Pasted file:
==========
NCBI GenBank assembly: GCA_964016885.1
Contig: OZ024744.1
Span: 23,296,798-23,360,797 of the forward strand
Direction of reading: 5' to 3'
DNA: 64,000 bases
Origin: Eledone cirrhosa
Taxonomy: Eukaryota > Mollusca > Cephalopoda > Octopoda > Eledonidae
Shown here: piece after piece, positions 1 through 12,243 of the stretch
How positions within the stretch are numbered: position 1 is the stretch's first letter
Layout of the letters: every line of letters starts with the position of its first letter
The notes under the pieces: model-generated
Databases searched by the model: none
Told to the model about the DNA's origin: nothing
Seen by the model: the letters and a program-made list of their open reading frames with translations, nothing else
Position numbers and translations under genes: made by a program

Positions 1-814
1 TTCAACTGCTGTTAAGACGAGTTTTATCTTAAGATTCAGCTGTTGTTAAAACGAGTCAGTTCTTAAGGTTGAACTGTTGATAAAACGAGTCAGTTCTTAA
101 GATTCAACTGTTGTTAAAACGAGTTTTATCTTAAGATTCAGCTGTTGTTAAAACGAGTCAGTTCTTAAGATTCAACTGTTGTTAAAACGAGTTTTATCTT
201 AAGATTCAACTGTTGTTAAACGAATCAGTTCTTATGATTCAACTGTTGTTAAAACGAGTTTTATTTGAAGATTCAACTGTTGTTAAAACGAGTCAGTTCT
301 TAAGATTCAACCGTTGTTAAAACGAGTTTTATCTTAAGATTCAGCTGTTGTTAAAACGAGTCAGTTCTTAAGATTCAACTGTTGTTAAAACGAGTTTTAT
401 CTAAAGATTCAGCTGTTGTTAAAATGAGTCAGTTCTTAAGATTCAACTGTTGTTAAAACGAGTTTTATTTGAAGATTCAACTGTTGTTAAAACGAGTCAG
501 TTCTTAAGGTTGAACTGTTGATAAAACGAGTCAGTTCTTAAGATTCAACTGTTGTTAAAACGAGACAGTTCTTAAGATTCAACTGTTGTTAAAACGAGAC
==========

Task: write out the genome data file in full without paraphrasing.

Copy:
NCBI GenBank assembly: GCA_964016885.1
Contig: OZ024744.1
Span: 23,296,798-23,360,797 of the forward strand
Direction of reading: 5' to 3'
DNA: 64,000 bases
Origin: Eledone cirrhosa
Taxonomy: Eukaryota > Mollusca > Cephalopoda > Octopoda > Eledonidae
Shown here: piece after piece, positions 1 through 12,243 of the stretch
How positions within the stretch are numbered: position 1 is the stretch's first letter
Layout of the letters: every line of letters starts with the position of its first letter
The notes under the pieces: model-generated
Databases searched by the model: none
Told to the model about the DNA's origin: nothing
Seen by the model: the letters and a program-made list of their open reading frames with translations, nothing else
Position numbers and translations under genes: made by a program

Positions 1-814
1 TTCAACTGCTGTTAAGACGAGTTTTATCTTAAGATTCAGCTGTTGTTAAAACGAGTCAGTTCTTAAGGTTGAACTGTTGATAAAACGAGTCAGTTCTTAA
101 GATTCAACTGTTGTTAAAACGAGTTTTATCTTAAGATTCAGCTGTTGTTAAAACGAGTCAGTTCTTAAGATTCAACTGTTGTTAAAACGAGTTTTATCTT
201 AAGATTCAACTGTTGTTAAACGAATCAGTTCTTATGATTCAACTGTTGTTAAAACGAGTTTTATTTGAAGATTCAACTGTTGTTAAAACGAGTCAGTTCT
301 TAAGATTCAACCGTTGTTAAAACGAGTTTTATCTTAAGATTCAGCTGTTGTTAAAACGAGTCAGTTCTTAAGATTCAACTGTTGTTAAAACGAGTTTTAT
401 CTAAAGATTCAGCTGTTGTTAAAATGAGTCAGTTCTTAAGATTCAACTGTTGTTAAAACGAGTTTTATTTGAAGATTCAACTGTTGTTAAAACGAGTCAG
501 TTCTTAAGGTTGAACTGTTGATAAAACGAGTCAGTTCTTAAGATTCAACTGTTGTTAAAACGAGACAGTTCTTAAGATTCAACTGTTGTTAAAACGAGAC